The Federal Communications Commission

  title={The Federal Communications Commission},
  author={Ronald H. Coase},
  journal={The Journal of Law and Economics},
  pages={1 - 40}
  • R. Coase
  • Published 1 October 1959
  • History
  • The Journal of Law and Economics
IN THE United States no one may operate a broadcasting station unless he first obtains a license from the Federal Communications Commission. These licenses are not issued automatically but are granted or withheld at the discretion of the Commission, which is thus in a position to choose those who shall operate radio and television stations. How did the Commission come to acquire this power? About the turn of the century, radio began to be used commercially, mainly for ship-to-shore and ship-to… 

Introduction: The Radio Act of 1927 Turns 90

  • T. Hazlett
  • Economics
    Review of Industrial Organization
  • 2019
The U.S. Radio Act of 1927 defined how wireless users would obtain access to airwaves, creating a “public interest” allocation system for radio spectrum. That regime lives to this day. The Act was

The Future of Public Service Broadcasting and the Funding and Ownership of the BBC

The BBC has been financed by a hypothecated tax levied on the use of television sets since 1946. For most of the subsequent period, there has been substantial governmental control of both broadcast

Competition, limited resources and human rights in radio spectrum allocation in Chile

  • Chiara SáezJavier García
  • Political Science
    Canadian Journal of Latin American and Caribbean Studies / Revue canadienne des études latino-américaines et caraïbes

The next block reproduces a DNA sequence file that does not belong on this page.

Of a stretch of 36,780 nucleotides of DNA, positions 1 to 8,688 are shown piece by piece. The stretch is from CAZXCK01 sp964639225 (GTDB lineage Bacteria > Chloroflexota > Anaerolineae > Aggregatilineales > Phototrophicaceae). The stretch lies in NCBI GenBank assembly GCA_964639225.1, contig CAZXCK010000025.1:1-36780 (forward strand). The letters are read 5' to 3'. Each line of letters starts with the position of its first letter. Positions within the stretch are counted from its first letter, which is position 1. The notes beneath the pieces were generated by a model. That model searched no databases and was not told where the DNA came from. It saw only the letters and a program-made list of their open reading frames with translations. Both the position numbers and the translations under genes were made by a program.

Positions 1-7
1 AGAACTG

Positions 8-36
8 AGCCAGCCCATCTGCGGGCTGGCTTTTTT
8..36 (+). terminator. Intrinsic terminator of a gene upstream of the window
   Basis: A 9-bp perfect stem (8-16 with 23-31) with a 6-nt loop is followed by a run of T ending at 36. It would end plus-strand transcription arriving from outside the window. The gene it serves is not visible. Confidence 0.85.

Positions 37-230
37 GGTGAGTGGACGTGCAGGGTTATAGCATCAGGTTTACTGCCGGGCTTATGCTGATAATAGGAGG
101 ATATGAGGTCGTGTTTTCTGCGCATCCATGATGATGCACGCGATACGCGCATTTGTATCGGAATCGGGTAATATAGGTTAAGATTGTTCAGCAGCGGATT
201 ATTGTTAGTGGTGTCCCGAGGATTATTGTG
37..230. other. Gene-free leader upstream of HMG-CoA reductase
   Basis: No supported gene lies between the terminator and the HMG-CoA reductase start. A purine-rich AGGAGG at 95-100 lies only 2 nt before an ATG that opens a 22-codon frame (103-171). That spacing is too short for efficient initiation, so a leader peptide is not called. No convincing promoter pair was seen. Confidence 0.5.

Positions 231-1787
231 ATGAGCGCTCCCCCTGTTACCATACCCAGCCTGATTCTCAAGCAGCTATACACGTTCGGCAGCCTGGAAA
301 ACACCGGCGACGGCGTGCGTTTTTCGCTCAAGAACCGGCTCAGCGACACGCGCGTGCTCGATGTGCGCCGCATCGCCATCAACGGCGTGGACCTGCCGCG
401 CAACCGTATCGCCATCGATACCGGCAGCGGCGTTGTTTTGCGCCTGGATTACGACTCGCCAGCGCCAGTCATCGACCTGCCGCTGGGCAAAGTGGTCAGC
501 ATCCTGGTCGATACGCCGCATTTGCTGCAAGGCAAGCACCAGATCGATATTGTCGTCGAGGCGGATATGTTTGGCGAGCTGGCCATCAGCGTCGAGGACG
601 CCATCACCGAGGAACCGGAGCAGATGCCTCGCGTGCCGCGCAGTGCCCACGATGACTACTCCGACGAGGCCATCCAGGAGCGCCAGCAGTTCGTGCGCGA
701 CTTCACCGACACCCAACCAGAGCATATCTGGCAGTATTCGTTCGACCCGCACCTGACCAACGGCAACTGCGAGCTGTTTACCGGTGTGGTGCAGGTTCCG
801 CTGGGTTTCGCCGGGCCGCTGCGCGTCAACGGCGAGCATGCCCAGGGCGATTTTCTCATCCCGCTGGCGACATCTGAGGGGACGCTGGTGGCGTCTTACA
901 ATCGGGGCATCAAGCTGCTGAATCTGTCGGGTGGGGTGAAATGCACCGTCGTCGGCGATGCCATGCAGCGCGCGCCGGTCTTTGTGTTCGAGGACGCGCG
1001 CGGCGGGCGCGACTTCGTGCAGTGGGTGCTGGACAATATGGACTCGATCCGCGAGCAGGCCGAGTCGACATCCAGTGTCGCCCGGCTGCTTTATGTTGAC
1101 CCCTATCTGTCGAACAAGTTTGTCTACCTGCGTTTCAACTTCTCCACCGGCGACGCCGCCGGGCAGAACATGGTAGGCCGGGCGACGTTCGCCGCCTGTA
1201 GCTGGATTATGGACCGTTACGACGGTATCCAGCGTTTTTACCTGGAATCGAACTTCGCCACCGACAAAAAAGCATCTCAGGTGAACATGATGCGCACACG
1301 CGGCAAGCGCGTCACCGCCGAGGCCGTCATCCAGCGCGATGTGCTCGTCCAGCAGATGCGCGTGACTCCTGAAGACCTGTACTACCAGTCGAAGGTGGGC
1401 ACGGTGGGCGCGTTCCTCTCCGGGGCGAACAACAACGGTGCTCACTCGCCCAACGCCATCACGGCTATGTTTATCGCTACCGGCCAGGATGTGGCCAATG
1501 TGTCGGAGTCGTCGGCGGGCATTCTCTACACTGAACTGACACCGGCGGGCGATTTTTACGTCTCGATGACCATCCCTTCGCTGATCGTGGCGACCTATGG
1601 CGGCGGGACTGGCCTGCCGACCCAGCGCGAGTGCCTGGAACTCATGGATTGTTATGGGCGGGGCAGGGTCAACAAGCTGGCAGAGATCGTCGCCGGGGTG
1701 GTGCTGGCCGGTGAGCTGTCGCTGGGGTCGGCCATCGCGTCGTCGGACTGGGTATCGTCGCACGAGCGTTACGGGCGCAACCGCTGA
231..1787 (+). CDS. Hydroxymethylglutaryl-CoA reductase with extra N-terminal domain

• 2022
ABSTRACT This article discusses the current radio spectrum allocation in Chile. Findings are analyzed from a theoretical perspective including competition, human rights and limited resource

Approaching the Mekong in a Time of Turbulence

  • P. Coclanis
  • Environmental Science
    Advances in Global Change Research
  • 2018
Disputes regarding trans-boundary waters are almost always fraught with difficulty, so it is no surprise that disagreements over rights to the Mekong are proving problematic. Not only are the six

Populist Antitrust and the 1927 Radio Act

In policy circles of Washington DC, in academia, and among advocates and lobbyists, there has been growing attention to the role of antitrust enforcement versus regulation in today’s economy (see,


In the late 1960s, new environmental policies emerged that attempted to reach predetermined pollution standards in a cost-effective way: i.e., the “standard-and-tax” approach proposed by William J.

Where Chicago meets London: James M. Buchanan, Virginia Political Economy, and cost theory

James M. Buchanan argued that not only the study of public choice, but also property-rights economics as well as law and economics, can be traced directly to the work of scholars associated with the



The International Law of Radio

  • Fed. Com. B.J
  • 1955

The International Telecommunication Union (1952), and an article by the same author, The International Law of Radio, 14 Fed

  • Com. B.J
  • 1955

Doerfer at Chicago before the National Association of Broadcasters

    it was held that the operator of an existing station had a sufficient property right, acquired by priority

    • Cong. Rec
    • 1926

    Although attempts were made to assert property rights in frequencies after the establishment of the Federal Radio Commission, such claims were not sustained. See Warner, op. cit. supra note 1

      To Regulate Radio Communication, before the House Committee on the Merchant Marine and Fisheries, 68th Cong

      • 1924

      Articles dealing with this question are: Rowley, Problems in the Law of Radio Communication, 1 U. of Cinc

      • L. Rev
      • 1927

      For a detailed discussion of international agreements on the use of radio frequencies